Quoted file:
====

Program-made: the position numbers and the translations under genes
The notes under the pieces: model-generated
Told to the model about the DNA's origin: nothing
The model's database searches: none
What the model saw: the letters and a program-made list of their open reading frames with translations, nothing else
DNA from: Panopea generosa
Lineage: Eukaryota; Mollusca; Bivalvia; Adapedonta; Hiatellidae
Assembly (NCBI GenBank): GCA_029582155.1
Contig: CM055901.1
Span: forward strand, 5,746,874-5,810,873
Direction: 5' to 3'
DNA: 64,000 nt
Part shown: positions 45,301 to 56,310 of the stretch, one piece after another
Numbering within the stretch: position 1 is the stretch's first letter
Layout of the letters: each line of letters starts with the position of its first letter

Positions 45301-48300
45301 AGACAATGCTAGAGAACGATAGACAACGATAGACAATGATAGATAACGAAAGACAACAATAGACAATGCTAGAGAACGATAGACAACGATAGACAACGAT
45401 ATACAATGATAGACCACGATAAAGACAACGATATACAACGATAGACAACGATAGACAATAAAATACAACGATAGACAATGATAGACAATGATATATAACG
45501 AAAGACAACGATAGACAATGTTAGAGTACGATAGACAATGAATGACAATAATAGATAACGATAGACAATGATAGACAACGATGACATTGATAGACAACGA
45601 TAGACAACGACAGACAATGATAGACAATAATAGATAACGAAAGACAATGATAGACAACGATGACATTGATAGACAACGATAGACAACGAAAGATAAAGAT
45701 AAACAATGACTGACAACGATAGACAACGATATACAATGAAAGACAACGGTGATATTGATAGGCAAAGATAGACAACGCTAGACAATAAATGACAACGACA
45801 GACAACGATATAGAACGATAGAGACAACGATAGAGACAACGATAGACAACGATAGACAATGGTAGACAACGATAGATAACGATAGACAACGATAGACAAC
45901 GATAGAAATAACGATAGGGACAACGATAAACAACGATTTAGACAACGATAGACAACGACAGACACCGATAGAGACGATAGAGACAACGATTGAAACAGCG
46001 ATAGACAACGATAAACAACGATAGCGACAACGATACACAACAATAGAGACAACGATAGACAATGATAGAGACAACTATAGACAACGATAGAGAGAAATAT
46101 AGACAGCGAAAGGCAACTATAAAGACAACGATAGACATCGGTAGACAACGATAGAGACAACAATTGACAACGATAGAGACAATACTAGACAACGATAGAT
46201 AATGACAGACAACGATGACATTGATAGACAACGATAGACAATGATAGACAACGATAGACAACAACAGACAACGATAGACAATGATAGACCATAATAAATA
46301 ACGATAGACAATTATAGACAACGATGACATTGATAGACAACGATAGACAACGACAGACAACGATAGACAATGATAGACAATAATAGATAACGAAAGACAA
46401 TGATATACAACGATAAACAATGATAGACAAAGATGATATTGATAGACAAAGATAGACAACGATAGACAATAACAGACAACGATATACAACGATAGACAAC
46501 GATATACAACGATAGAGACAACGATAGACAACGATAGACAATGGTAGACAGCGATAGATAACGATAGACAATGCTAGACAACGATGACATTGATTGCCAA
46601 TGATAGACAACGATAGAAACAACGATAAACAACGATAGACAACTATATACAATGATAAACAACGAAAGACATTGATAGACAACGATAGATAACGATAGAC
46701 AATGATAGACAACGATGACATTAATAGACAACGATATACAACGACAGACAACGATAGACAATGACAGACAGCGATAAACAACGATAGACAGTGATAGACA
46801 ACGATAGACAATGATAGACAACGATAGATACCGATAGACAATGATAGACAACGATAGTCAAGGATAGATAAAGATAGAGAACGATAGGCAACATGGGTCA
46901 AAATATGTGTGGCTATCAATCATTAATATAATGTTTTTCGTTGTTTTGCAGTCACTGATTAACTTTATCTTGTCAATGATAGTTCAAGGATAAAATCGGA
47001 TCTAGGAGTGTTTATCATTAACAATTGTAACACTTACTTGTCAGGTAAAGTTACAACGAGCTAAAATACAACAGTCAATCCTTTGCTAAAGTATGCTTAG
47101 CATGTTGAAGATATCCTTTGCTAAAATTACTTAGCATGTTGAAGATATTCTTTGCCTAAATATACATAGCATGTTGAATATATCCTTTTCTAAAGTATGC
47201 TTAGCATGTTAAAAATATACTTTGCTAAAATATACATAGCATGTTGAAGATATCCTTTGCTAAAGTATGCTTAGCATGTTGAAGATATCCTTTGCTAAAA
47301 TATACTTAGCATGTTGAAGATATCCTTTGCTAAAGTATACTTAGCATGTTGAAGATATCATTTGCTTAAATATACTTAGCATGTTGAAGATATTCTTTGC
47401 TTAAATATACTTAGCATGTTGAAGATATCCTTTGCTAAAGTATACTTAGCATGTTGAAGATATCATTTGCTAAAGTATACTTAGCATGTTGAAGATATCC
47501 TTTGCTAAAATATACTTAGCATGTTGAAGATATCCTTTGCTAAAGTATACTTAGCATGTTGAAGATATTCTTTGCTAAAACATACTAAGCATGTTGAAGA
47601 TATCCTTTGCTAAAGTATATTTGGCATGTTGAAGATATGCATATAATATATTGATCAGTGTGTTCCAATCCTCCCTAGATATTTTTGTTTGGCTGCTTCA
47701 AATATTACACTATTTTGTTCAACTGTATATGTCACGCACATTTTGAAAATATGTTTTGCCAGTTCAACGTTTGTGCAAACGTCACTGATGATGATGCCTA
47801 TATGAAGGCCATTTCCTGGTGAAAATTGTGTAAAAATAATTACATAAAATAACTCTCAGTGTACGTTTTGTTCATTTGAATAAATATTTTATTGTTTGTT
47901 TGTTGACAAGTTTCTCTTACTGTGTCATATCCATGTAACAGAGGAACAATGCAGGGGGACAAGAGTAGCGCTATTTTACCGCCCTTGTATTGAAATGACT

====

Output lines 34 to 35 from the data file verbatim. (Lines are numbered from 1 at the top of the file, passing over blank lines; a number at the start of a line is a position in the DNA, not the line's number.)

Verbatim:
47001 TCTAGGAGTGTTTATCATTAACAATTGTAACACTTACTTGTCAGGTAAAGTTACAACGAGCTAAAATACAACAGTCAATCCTTTGCTAAAGTATGCTTAG
47101 CATGTTGAAGATATCCTTTGCTAAAATTACTTAGCATGTTGAAGATATTCTTTGCCTAAATATACATAGCATGTTGAATATATCCTTTTCTAAAGTATGC